In this season, the secretaries started singing as well as dancing in the musical numbers. From this season until the final one, music from established songs from Broadway or movie musicals, as well as from pop hits were given new lyrics in Spanish adapted to the week's topic. Some examples of songs from the fourth season include "The Continental" and "That's Entertainment!".

After the suffering contestants had been introduced the previous season, this season introduced the "suffering contestant at home". Before each episode, a notary randomly assigned a number to each of the prizes appearing on it, writing them to a list, and then selected a letter similar to the ones sent by suffering contestants at the studio. The difference was that in this letter, they had to include a number within a circle as well as their phone number. Moments before the end of the auction, when there were the three final objects on the table, a secretary would bring the selected letter and a telephone to the host, and the host would phone the suffering contestant at home while the auction contestants and the public had to be quiet. The number in the circle from the letter would point to the number the notary assigned to one of the prizes of the list, and this prize would be automatically won by the suffering contestant at home. The host would announce the prize if it had already been lost by the contestants, but if it still was on the table, they asked the suffering contestant to watch the end of the show, until the prize was revealed when the contestants lost or won it. The suffering contestant at home figure would last until sixth season.


Consolation gameEdit

  • La carrera del Chollo (English: The Chollo Race): It was also based on the Game of the Goose, including two innovations. There were two pieces, one for the contestants and the other one for a member of the audience chosen previously, and instead of dices, the contestants played with cards, which had numbers from one to six. Now the jackpot was increased 50,000 pesetas each week. If the winner was the member of the public, they gained a half of the jackpot. If the contestants were the winners, they gained the whole jackpot.

Seasons 5 (October 4, 1985 – March 28, 1986)Edit

Un, dos, tres... responda otra vez
Season 5
No. of episodes26
Original releaseOctober 4, 1985 (1985-10-04) –
March 28, 1986 (1986-03-28)

The fifth season was a continuation of the fourth. The only major changes were introducing the first ever non white secretary, Nuria Carreras, from Equatorial Guinea, and recovering the ordinary first question in the question round. For the first time, Chicho announced with great fanfare that this season would be the show's last, a tradition that went on at the end of each season afterwards. On this season, he would bury a coffin with elements and attrezzo of the show inside; a gloomy scene that became a classic on Spanish television.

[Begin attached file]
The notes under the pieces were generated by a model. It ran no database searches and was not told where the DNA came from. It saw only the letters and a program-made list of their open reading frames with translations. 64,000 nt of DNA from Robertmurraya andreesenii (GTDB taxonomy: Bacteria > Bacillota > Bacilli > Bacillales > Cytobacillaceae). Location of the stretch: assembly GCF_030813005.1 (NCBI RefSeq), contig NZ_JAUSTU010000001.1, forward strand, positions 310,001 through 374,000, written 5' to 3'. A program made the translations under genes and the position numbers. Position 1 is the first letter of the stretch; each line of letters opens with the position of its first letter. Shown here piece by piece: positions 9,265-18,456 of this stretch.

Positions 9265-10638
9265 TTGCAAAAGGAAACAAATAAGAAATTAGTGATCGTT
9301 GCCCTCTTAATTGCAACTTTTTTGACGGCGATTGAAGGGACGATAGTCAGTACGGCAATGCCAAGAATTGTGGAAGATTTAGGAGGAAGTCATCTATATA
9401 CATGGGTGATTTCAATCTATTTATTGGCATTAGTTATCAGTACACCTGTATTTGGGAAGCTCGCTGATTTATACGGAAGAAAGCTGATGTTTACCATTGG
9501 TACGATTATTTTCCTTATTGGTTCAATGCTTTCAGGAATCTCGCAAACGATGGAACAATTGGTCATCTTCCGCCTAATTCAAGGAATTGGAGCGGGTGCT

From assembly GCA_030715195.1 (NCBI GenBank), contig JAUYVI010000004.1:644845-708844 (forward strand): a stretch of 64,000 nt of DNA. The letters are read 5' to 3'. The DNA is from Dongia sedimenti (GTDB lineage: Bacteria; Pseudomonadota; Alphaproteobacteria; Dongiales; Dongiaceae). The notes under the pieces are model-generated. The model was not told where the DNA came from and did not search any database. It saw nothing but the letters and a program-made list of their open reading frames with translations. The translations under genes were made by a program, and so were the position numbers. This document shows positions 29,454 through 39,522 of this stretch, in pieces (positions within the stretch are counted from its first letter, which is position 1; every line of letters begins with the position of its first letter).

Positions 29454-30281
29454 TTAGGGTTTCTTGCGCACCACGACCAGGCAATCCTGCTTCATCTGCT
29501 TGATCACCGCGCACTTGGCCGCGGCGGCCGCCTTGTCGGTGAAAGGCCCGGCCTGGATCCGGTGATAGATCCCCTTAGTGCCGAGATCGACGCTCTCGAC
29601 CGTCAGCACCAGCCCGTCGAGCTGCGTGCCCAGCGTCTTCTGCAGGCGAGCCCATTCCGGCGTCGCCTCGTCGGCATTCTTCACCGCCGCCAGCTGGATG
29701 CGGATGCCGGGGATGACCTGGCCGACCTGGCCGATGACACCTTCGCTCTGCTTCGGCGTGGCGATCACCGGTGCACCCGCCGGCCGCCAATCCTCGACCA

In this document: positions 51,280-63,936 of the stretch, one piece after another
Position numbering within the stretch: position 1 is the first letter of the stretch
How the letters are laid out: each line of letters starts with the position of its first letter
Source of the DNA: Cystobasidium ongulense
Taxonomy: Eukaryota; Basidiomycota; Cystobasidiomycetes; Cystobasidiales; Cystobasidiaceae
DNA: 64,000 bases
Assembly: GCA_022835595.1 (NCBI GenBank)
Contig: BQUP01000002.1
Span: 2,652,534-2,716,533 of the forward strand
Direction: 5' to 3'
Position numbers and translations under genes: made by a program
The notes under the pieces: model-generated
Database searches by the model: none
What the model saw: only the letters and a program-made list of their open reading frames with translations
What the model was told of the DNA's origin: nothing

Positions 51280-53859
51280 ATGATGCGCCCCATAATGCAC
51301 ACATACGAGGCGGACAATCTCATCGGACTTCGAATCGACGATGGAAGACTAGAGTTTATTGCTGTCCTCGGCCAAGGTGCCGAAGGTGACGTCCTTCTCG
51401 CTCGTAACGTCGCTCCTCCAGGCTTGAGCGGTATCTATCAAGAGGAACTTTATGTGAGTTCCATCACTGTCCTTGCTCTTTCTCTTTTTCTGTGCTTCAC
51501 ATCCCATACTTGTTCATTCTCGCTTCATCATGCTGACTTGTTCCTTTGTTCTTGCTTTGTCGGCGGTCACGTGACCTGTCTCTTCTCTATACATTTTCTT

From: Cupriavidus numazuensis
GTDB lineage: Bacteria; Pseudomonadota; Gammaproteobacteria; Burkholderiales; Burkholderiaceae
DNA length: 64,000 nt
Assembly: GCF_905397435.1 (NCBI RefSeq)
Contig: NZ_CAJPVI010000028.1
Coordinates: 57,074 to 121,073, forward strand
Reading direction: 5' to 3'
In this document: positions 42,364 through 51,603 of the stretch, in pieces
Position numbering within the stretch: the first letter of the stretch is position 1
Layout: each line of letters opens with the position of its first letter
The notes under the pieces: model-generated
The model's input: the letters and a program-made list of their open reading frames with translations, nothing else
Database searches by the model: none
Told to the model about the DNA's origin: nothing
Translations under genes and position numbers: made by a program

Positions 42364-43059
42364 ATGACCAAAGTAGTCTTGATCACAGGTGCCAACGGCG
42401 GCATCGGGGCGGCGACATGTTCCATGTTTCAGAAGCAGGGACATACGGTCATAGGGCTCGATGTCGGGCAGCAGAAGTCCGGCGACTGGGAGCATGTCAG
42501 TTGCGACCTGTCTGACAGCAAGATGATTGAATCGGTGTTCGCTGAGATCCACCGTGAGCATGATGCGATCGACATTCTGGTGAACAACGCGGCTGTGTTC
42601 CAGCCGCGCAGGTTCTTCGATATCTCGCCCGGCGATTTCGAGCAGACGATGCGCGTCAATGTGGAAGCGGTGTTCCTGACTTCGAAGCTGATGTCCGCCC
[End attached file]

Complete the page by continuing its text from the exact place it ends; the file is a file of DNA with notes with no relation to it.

Consolation gameEdit

  • El país del Antichollo (English: The Land of Antichollo): Each contestant had a dice of his own. They had to cross the board from the right corner to the left one, and there was the Antichollo moving around the board. The spots were numbered from two to twelve, and each movement made the contestants answer a question or perform a task. Winning gave money to the contestants, and losing meant also losing money. If they failed for a third time, counting the fails of both members of the couple, both were disqualified. When both contestants had played, they had to throw both dices in the name of the Antichollo. If at the number given by the dices there was a piece from one of the players, that player was disqualified and his piece removed from the board. Each piece that reached the goal meant winning a half of the jackpot.
  • Juego de Cepsa (English: The Cepsa Game): The five letters of the name of the sponsor Cepsa were hidden behind five boards. The contestants had to realign the boards as they chose and then the letters were discovered. If the word C-E-P-S-A was read, the contestants earned ten million pesetas. If not, they gained 100,000 pesetas for each letter in the right place.

Season 6 (April 6, 1987 – January 8, 1988)Edit

Un, dos, tres... responda otra vez
Season 6
No. of episodes35
Original releaseApril 6, 1987 (1987-04-06) –
January 8, 1988 (1988-01-08)

Even though the show was supposed to be over, Chicho was asked to do another season. New mascots were introduced for this season, El Boom and El Crack, with identical functions as their predecessors, El Chollo and El Antichollo. With the new mascots, a new title sequence and a new main theme song were also released. Only for this season the show returned to Mondays, and it achieved the highest ratings ever with nearly 25 million viewers, more than half of the population in Spain.

In this season, the rules of the question round were brought back to the original ones from seasons one to three, only with the difference of letting the contestants choose on the third question a specific topic among four, which were "Art & Literature", "Geography & History", "Sports, Games & Entertainment", and "Science & Nature", and the envelopes would be in four piles so that they could choose the envelope from the preferred topic. This was removed the following season to recover the original increasing difficulty three questions.

During this season, international stars started appearing on the show, including the Swedish rock group Europe, the British singer Samantha Fox and the Italian singer Sabrina Salerno.

Again, it was announced that this season would be the show's last.


Consolation gameEdit